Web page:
Mirror. Medium. Art. On the History of Mirror in the Age of Image
Subject, aims and methods of investigation
The discovery of the mirror not only brought humankind closer to itself but also propelled it farther into the infinity of the universe than any other medium. Not that humankind had not guessed as much from the beginning, but added to this guessing innate to human talent, came the millennia of untiring labours and the play of art and science and thought. The human love-affair with reflection (to cite Mark Pendergast’s subtitle ‑ Mirror/Mirror: A History of the Human Love Affair with Reflection [New York 2003]) has always been a platonic one and I hold that this is what has assured its multifarious prolongation in art, the humanities, the sciences. This affair was definitely also a narcissistic one, but notwithstanding, that aspect does not constitute the major subject of this book for various reasons.
Investigation of the mirror phenomenon in humanities research has hitherto focussed on the generation of the sense of self and of ‘consciousness’ – explicitly and primarily so. As a medium of self-knowledge, the mirror’s self-reference set the limit to its scholarly apprehension – self-reference as the great subject of all psycho-analytically informed approaches to research. As a void in the apprehension of the world, the mirror obtained a scholarly perspective and the more so in areas beyond its own qualities as a medium, i.e. in images and metaphor, the paradigms of all research looking to image and text.
This investigation sets out to comprehend paradoxes of this kind as the marks of a meta-complex of method out of which new models of the image continually arise. The waxing intangibility of proliferating images be they of the mind, in dreams, through gestures, and the equally rampant growth of microstructuring in allocations of knowledge lay a challenge before any aspiration to apply them to transdisciplinary and meta-medium phenomena. The mirror is an apt instrument to question such concepts to the core. As a scholarly framework, the problems posed by the mirror through history, as a meta-medium of visuality, serve well. The artistic and scientific applications of mirrors as media of acquiring a visual knowledge of the world hence form the backbone of the inquiry. ‘Mirror’ as a term is therefore applied (unless otherwise stated) as a noun of type or in the plural, to refer to surfaces that reflect light to a greater or lesser extent.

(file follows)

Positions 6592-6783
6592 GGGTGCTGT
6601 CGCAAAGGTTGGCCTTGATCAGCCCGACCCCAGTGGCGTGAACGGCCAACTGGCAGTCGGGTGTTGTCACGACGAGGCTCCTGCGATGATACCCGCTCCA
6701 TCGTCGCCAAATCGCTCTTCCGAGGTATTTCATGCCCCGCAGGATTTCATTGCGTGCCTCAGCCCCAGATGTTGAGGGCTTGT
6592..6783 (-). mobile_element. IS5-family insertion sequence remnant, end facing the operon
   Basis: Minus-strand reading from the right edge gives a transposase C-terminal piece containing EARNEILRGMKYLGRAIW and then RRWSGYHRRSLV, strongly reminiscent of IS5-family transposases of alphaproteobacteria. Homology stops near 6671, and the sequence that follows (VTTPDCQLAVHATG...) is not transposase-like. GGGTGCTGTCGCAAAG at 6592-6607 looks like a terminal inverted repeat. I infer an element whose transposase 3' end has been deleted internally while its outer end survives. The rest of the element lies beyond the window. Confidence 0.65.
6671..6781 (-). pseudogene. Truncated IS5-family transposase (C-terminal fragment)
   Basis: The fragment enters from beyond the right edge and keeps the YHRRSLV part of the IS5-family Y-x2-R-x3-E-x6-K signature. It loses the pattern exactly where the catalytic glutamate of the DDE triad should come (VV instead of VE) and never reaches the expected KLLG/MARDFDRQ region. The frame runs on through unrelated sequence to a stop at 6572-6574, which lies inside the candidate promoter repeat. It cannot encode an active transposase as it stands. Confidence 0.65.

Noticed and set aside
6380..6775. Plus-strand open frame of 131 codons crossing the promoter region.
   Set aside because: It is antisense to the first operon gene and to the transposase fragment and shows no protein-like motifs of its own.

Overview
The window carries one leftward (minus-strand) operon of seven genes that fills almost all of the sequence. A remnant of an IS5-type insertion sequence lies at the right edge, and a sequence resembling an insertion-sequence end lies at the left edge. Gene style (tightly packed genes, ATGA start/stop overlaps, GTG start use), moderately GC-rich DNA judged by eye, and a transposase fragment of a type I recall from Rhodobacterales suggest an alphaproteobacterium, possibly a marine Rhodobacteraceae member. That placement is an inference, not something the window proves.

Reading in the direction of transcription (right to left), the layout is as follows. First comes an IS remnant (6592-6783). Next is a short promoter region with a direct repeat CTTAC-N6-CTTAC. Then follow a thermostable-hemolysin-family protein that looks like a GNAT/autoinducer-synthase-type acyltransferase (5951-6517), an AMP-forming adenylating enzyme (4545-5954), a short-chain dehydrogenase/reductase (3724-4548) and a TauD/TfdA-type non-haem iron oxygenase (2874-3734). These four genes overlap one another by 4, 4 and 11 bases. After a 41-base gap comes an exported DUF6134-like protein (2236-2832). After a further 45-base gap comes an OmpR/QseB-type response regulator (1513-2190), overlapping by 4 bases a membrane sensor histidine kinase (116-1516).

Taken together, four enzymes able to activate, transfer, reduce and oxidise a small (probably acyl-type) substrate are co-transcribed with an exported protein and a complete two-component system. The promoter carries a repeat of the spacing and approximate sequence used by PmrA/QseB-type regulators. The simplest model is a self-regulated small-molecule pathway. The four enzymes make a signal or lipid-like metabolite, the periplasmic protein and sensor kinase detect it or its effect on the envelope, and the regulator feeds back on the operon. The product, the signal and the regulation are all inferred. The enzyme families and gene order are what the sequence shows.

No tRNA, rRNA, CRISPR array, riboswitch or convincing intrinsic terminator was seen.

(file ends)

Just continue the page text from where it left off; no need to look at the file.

The same circumstances mean that I have had to place motifs, metaphors and models based on the mirror into their historical perspectives and to forgo any detailed elaboration of literary connections or insights of depth psychology. What surfaces the better are the applications of mirrors as medium and material, and space (albeit no expanse) is there to consider the methodological pros and cons of such a selective approach. Even in this synopsis, it has to be and can be stated that what makes for the affinities between psychological, literary and image-research approaches in research on the mirror is the shared perception of the mirror as a factor in the formation of consciousness. The same goes for the predilection for phenomena that manifest in a context of archiving media (image and text). Yet the medium quality of the mirror comes about by dint of its undeniable property of transmission, unlike media of storage. That ricochets through media theory, theories of art and culture and through cultural historiography. A repository is one thing, a transmitter another: the distinction will act crucially on the quest for appropriate perspectives and classifications of what in terms of disciplines would rather appear as a heterogeneous material. To visual art relying on storage media, the mirror appears above all as a motif and a metaphor. While, now explicity, now latently, it is taken as the other side of the pictorial paradigm, it has been undergoing preparation since Classical and medieval times for its new mandate within art and architecture, as a material, a medium and a model. Entering by and by into the ambit of optical-catoptrical, mechanical and chemical as well as electronic appliances for the recording, transmission and storage of light and acoustic signals, the analogue medium of the mirror passes through further paradigmatic metamorphoses which visual art, too, should find highly significant. To give a stored image a conceptual frame will in future be possible only within such exegesis as addresses eye and ear, or eye and touch – so that the image now functions either as a frozen potential of performance or as synaesthesia gone mute. It stands in contrast with the mirror, which assumes the status of a medium facility or meta-medium of visual transference, encountering its only medial and operative limitation within the analogue or digital repository media.